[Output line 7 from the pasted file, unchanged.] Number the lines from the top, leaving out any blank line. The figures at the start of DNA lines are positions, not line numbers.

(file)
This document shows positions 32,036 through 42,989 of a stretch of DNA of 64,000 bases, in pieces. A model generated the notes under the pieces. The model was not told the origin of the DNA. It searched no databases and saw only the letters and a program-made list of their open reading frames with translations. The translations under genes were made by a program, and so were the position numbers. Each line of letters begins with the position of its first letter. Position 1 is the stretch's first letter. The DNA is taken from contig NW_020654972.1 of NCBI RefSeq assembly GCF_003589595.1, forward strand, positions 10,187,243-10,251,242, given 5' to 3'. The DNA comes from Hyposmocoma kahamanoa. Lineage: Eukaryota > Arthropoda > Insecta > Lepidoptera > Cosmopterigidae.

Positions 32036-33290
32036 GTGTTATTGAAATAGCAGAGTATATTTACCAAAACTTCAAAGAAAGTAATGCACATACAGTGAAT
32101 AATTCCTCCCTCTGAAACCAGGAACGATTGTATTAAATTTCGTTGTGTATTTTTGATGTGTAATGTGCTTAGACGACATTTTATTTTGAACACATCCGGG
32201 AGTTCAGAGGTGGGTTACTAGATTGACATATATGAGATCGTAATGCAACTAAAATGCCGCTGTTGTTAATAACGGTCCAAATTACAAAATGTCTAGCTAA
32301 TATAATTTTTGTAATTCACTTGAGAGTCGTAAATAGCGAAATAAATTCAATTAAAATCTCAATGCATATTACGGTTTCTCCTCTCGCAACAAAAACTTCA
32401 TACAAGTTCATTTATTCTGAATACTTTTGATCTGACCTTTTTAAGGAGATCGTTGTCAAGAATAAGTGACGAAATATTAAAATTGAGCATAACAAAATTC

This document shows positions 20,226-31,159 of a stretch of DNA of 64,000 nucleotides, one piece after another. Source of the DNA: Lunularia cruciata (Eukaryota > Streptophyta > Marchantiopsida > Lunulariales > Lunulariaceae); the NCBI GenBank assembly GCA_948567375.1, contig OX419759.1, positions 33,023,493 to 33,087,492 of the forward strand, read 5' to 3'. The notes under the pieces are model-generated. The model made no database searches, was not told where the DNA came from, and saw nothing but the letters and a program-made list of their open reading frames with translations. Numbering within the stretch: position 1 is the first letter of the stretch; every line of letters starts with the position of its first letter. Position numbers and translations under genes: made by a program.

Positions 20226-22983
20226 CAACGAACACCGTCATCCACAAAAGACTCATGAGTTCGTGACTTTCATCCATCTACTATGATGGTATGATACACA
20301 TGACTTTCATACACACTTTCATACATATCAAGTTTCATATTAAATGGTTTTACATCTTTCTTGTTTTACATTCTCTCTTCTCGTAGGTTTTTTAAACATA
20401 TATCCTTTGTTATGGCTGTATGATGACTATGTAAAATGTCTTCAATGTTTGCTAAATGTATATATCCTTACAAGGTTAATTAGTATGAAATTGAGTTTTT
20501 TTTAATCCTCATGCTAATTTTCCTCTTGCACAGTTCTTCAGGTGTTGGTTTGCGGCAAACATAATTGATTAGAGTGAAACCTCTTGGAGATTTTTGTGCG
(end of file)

32401 TACAAGTTCATTTATTCTGAATACTTTTGATCTGACCTTTTTAAGGAGATCGTTGTCAAGAATAAGTGACGAAATATTAAAATTGAGCATAACAAAATTC